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Greenness and Greyness – The Role of Nature in Children Health


It is no news that regular exposure to nature (gardens, forests, urban parks) has a lot of positive effects. But that contact with greenness from an early age will help to grow healthier adults has just recently emerged. In fact, growing next to large green areas allows you to become healthier physically, but above all mentally.

The latest confirmation comes from a study conducted by researchers at the Institute for Global Health Promotion in Barcelona. The researchers administered several psychological tests to a group of 3,600 adults from four different European cities. They deduced that adults who had spent less time outdoors during their childhood achieved lower scores in the tests.

Children Grow Healthier in Greenness

The researchers asked questions about exposure to greenery during childhood to the people involved in the study. The participants indicated how often they went hiking in the woods and visited city parks, as well as playing in the yard. Those who had spent more time in contact with nature as children were also more attentive and sensitive to green spaces.

Afterwards, the researchers asked the participants questions about their experience in the month prior to the tests. In particular, they focused on nervousness, depression, energy levels and fatigue. The lowest scores were found among those who had spent less time outdoors as children.

This is a significant result according to the researchers, especially since 73% of the population lives in urbanised areas. According to the researchers, it is important that these figures are also taken into account in school planning. In fact, too many children spend a good part of the day indoors.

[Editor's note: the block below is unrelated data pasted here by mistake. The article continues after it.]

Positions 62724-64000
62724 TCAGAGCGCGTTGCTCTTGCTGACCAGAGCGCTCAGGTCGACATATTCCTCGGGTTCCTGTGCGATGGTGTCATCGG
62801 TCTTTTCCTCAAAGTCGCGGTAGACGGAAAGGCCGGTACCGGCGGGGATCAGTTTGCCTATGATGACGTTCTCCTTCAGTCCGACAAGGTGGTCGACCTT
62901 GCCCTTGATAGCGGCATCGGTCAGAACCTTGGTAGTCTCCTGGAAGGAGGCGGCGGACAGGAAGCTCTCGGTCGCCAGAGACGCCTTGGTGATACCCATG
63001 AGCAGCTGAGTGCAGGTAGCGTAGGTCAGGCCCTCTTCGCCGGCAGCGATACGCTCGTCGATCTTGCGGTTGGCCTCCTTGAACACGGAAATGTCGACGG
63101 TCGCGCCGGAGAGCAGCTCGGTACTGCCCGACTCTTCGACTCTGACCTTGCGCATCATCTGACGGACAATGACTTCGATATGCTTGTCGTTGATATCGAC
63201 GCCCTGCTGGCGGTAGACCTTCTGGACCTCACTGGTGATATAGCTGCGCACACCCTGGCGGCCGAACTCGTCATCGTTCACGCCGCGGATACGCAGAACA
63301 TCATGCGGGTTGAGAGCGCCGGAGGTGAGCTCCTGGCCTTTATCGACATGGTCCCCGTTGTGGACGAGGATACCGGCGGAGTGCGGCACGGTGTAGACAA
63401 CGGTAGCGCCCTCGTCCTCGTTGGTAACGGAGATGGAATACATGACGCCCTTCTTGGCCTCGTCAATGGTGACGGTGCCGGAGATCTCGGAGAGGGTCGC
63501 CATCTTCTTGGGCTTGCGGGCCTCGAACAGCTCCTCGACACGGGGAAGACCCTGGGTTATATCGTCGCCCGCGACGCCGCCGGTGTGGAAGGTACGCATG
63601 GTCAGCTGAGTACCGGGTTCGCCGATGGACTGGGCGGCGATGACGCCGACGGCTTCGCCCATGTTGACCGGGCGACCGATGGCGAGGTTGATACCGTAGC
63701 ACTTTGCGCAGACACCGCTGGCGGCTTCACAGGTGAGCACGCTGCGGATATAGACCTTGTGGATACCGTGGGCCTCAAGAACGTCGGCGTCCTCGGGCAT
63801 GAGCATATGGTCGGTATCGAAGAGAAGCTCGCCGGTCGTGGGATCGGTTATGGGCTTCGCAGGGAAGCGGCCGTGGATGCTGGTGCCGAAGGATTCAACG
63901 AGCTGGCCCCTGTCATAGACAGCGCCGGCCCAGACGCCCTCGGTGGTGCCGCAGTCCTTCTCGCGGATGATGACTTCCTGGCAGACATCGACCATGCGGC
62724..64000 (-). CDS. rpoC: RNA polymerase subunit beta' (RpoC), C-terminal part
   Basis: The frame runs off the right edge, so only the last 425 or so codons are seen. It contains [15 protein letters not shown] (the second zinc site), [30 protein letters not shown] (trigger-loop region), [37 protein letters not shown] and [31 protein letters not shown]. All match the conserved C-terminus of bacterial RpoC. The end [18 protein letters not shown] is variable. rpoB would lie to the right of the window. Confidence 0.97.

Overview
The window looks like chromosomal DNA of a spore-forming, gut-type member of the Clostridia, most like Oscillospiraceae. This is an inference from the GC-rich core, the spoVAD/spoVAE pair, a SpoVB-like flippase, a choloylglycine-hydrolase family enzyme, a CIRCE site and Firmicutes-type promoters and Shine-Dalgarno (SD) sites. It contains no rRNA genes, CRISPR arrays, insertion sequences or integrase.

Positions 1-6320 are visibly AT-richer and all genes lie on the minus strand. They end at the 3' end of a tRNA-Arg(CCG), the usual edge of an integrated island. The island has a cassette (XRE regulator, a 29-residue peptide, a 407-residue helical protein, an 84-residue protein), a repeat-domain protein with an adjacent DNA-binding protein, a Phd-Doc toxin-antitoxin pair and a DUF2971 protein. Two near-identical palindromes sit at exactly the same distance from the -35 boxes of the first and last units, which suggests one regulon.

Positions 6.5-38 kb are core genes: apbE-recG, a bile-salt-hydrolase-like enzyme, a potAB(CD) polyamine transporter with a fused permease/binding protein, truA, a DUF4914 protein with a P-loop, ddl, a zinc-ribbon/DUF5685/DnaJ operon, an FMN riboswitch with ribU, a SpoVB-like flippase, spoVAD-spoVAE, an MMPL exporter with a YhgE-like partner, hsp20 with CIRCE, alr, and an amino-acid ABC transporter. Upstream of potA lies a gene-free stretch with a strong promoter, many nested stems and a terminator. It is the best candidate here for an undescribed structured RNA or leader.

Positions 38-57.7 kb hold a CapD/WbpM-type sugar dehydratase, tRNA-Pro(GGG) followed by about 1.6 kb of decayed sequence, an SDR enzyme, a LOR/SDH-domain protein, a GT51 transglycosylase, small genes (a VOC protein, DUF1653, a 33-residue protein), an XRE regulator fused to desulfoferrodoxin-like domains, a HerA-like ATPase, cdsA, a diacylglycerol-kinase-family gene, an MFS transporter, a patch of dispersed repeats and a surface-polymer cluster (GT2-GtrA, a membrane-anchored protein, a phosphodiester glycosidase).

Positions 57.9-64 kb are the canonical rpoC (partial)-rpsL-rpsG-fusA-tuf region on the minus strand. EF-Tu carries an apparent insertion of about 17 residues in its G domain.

Child-Friendly Cities

The conclusions of this study match those of research published a few months ago in the journal “Environmental Health“. The research involved a group of school-age children living a few kilometers from a city. It was in a suburban area located far from the sea and with many dwellings, commercial buildings and public housing. The children completed a questionnaire for the evaluation of respiratory, allergic and general symptoms. The researchers then cross-referenced the results with individual indicators of environmental exposure to both “greenness” and “greyness” (indicator of cemented areas) and nitrogen dioxide.

The various data showed a connection between poor confidence in public greenness and a higher risk of nasal symptoms (stuffy nose, runny nose and itching). Children living in continuous urban areas also reported more eye and general symptoms (such as headache and fatigue) than those living in less cemented areas. Moreover, proximity to a high-traffic road had increased the risk of eye symptoms (burning, tearing, feeling of sand in the eyes) and nasal symptoms.

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